The doctrine that the authority of Jesus was passed down in an unbroken line from the apostles to their successors, the bishops. (Lynch, Joseph H. The Medieval Church: A Brief History, 359)
The handing on of apostolic preaching and authority from the Apostles to the Church through their successors, the bishops.
The doctrine that the authority and the mission given by Jesus to the Apostles have descended in a direct and unbroken line of bishops to the bishops of today.
a barren thing and is a purely exoteric form, whereas the succession of Leaders and Teachers in the T
Every bishop of the Church Catholic is ordained by the laying on of hands by one or more (usually at least three) other bishops, and so it has been back to the first century when the first bishops were ordained by the Apostles themselves; but a true Apostolic succession also requires that they continue in the Apostles' teaching and fellowship, in the breaking of bread, and in the prayers.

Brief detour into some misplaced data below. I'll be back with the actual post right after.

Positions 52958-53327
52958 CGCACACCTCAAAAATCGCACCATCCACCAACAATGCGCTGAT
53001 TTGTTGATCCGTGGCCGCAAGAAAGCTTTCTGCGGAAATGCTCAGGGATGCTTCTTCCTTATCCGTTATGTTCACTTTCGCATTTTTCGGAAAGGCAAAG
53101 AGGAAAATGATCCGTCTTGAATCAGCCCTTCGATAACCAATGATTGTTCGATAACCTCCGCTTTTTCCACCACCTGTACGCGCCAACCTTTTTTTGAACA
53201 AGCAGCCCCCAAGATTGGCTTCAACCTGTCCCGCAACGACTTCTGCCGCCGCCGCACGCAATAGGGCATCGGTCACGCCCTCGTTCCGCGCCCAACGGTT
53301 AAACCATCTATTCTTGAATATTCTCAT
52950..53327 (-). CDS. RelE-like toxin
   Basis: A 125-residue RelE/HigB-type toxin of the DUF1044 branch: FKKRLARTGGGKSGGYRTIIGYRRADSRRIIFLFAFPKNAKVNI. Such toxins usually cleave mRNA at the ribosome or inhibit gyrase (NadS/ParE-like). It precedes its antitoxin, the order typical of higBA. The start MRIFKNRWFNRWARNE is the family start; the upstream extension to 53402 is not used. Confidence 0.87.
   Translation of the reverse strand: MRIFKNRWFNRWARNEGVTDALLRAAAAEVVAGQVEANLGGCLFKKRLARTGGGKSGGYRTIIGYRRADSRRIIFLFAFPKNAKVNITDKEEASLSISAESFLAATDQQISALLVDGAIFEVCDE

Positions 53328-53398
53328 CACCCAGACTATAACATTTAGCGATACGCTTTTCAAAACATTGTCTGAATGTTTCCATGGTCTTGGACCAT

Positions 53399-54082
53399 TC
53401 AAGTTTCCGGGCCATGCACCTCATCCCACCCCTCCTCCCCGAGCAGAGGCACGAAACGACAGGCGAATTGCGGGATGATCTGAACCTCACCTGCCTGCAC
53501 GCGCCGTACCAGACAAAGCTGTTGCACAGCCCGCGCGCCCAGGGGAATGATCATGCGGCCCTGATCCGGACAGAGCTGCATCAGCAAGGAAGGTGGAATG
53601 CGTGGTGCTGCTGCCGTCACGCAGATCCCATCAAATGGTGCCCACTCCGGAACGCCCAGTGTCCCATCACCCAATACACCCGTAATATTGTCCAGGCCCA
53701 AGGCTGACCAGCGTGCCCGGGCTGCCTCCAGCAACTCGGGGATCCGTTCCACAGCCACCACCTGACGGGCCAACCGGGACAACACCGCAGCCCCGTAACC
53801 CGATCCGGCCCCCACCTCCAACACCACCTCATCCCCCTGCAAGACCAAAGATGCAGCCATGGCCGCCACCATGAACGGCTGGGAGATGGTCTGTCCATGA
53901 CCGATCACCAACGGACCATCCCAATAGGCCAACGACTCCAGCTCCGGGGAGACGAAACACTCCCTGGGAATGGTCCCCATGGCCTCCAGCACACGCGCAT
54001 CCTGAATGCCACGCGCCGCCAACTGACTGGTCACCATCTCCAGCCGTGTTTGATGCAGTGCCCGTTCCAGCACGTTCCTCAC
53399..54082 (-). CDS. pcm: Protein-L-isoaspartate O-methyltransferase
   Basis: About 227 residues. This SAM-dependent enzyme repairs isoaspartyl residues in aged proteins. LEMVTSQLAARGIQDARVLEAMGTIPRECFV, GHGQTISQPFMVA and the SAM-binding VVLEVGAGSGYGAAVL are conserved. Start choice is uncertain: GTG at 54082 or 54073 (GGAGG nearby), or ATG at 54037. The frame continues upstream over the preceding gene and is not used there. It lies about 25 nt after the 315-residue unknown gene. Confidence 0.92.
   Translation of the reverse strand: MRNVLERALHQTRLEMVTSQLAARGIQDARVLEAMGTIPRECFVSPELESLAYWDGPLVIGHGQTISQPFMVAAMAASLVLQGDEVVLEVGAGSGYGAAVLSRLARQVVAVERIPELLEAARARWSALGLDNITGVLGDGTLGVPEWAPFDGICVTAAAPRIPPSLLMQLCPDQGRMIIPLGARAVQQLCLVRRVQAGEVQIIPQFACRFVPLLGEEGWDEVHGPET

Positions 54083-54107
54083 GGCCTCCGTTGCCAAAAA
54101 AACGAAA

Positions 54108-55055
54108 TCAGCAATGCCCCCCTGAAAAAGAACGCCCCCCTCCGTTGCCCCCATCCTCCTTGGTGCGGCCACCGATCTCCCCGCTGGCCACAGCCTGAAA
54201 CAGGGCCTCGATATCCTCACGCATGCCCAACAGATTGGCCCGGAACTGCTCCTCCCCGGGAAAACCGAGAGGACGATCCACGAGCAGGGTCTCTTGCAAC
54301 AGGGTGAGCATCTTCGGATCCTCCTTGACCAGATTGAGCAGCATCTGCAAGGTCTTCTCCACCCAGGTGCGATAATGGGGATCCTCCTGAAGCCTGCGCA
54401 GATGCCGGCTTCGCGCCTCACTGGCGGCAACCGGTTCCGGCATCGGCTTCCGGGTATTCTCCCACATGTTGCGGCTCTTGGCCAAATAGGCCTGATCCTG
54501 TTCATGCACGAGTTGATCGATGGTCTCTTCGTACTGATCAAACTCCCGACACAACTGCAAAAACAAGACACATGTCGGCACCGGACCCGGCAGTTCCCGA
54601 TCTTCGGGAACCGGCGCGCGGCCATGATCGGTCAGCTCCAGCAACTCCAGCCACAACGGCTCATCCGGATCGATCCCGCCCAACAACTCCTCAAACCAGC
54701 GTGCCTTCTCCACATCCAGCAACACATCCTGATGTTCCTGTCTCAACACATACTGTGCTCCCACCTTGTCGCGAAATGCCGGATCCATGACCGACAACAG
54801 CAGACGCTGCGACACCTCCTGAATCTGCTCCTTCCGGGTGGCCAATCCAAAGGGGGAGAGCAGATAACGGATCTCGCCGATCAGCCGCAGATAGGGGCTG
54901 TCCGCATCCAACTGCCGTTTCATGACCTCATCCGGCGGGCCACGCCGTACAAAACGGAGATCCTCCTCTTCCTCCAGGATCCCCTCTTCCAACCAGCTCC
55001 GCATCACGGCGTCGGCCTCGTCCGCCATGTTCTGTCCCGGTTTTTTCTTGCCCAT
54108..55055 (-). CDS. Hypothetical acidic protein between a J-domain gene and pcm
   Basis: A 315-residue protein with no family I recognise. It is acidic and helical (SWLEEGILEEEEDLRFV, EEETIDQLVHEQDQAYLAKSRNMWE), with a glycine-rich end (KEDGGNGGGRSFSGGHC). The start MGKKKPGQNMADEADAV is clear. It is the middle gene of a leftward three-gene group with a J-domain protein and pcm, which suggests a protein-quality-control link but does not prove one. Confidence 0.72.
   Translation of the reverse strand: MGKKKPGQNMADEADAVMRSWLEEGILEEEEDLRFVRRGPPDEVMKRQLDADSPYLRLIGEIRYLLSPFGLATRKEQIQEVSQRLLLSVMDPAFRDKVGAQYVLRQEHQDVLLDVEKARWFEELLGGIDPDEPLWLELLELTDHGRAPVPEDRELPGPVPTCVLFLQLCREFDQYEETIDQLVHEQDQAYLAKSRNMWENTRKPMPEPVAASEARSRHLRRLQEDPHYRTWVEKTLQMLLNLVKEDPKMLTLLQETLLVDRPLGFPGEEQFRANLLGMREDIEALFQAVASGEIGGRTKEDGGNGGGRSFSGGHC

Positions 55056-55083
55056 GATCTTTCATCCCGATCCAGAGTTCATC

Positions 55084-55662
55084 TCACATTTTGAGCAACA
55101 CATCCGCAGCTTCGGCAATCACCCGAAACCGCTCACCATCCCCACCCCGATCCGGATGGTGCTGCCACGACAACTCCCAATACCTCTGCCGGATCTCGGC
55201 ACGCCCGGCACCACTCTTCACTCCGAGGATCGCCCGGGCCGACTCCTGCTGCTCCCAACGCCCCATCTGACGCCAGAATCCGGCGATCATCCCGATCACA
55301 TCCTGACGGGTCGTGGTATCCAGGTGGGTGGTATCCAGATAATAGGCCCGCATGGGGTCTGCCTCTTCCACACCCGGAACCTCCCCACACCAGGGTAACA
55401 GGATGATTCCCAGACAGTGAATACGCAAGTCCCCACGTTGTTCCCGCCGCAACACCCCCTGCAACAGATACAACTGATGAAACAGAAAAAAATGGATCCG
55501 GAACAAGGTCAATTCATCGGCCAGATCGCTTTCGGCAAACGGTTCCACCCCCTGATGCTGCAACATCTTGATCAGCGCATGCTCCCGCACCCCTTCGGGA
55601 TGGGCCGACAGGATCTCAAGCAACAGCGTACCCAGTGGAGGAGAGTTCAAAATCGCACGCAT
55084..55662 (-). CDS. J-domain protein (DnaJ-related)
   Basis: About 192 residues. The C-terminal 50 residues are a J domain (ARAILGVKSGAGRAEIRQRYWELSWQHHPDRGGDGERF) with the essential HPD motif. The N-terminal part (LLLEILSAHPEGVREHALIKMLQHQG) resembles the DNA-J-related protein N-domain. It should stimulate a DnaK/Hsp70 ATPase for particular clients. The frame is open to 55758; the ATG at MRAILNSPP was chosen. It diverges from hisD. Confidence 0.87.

The belief that bishops are the successors to the apostles and that episcopal authority is derived from the apostles by an unbroken succession in the ministry.
The Catholic belief that the twelve apostles ordained bishops who ordained their successors in an unbroken sequence up until the present day.
In Christianity, the doctrine of Apostolic Succession (or the belief that the Church is 'apostolic') maintains that the Christian Church today is the spiritual successor to the original body of believers in Christ composed of the Apostles. Different Christian denominations interpret this doctrine in different ways.